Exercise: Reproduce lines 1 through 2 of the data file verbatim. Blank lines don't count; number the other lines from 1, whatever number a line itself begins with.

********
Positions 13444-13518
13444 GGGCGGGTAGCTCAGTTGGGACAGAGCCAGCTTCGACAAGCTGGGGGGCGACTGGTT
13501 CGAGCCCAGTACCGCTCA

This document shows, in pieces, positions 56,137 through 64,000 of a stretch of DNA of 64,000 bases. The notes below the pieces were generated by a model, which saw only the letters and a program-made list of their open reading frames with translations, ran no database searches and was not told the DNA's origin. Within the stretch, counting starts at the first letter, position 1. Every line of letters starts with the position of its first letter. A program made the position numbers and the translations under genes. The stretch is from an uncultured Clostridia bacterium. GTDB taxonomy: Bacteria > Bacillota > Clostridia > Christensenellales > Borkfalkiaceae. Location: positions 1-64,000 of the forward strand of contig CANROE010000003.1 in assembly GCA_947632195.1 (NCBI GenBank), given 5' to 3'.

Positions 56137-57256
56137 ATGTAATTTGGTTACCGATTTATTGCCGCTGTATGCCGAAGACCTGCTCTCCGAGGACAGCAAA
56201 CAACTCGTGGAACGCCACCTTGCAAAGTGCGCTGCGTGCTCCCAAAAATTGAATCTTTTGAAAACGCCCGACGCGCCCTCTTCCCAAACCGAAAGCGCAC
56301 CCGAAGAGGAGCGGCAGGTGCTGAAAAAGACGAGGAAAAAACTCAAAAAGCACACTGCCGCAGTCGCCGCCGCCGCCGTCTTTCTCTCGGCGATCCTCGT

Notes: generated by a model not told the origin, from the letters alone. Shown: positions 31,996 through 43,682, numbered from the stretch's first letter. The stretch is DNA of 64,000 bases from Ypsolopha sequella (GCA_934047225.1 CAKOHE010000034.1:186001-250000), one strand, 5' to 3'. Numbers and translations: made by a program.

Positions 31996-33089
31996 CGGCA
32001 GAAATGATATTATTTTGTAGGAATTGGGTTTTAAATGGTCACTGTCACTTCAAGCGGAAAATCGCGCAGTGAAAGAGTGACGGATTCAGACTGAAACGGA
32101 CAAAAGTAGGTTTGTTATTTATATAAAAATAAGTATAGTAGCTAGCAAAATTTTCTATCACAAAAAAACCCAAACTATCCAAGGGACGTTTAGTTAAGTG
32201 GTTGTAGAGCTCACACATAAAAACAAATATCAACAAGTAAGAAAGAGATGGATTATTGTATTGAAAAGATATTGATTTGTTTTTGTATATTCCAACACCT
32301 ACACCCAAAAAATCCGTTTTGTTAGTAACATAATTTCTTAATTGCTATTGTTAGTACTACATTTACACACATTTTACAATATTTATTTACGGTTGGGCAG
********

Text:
Positions 13444-13518
13444 GGGCGGGTAGCTCAGTTGGGACAGAGCCAGCTTCGACAAGCTGGGGGGCGACTGGTT